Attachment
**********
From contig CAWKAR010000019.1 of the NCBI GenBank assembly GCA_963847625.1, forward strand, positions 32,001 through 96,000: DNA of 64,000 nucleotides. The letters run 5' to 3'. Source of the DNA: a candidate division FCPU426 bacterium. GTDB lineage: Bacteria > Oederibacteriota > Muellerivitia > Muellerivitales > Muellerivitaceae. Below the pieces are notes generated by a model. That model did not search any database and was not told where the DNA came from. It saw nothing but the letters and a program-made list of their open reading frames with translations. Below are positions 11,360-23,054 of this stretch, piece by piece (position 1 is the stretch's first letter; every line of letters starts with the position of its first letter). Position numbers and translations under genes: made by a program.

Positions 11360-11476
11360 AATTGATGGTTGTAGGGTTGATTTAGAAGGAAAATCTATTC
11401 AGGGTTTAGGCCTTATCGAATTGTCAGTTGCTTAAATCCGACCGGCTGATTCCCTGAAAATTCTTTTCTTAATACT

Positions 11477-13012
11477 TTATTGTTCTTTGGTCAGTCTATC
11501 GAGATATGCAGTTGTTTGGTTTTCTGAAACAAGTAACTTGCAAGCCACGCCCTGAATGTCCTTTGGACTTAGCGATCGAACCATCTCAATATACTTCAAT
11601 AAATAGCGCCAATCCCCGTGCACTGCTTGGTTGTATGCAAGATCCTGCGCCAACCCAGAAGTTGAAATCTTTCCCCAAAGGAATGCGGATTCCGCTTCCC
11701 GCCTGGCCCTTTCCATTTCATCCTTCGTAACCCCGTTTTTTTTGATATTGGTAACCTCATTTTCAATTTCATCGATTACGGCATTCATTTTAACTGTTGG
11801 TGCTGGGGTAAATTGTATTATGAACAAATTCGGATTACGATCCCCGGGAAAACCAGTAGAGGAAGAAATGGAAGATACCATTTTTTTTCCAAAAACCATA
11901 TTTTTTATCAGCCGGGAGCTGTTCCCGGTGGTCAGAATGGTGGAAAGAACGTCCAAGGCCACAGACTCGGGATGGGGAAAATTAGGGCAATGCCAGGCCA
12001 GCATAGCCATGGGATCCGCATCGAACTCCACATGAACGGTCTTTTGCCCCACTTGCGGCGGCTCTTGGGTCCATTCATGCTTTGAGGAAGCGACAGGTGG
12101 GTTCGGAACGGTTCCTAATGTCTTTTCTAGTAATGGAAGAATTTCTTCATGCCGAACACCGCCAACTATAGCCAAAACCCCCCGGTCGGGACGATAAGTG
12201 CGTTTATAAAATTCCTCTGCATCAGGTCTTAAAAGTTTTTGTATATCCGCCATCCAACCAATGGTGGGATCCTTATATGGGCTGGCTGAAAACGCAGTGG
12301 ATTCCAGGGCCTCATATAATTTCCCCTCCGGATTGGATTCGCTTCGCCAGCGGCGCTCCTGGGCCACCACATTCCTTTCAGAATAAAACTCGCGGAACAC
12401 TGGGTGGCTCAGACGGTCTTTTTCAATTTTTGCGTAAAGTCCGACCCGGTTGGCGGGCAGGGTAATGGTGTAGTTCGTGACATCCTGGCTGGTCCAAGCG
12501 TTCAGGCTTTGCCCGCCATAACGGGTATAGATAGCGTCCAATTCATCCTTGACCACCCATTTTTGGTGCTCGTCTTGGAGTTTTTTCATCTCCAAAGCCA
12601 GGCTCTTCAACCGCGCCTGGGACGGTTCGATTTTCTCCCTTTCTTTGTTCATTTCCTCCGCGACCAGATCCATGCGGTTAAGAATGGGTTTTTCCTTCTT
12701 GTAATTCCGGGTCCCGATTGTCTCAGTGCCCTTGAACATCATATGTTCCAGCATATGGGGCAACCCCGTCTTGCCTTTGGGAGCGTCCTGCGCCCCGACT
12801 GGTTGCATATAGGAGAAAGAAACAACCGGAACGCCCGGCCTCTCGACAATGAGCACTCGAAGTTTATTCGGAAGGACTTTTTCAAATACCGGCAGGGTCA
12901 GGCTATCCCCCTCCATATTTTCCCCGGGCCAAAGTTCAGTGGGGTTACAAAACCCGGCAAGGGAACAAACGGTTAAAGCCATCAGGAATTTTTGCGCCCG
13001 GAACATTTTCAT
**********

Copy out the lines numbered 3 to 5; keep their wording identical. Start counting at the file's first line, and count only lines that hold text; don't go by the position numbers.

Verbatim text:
11360 AATTGATGGTTGTAGGGTTGATTTAGAAGGAAAATCTATTC
11401 AGGGTTTAGGCCTTATCGAATTGTCAGTTGCTTAAATCCGACCGGCTGATTCCCTGAAAATTCTTTTCTTAATACT

Positions 11477-13012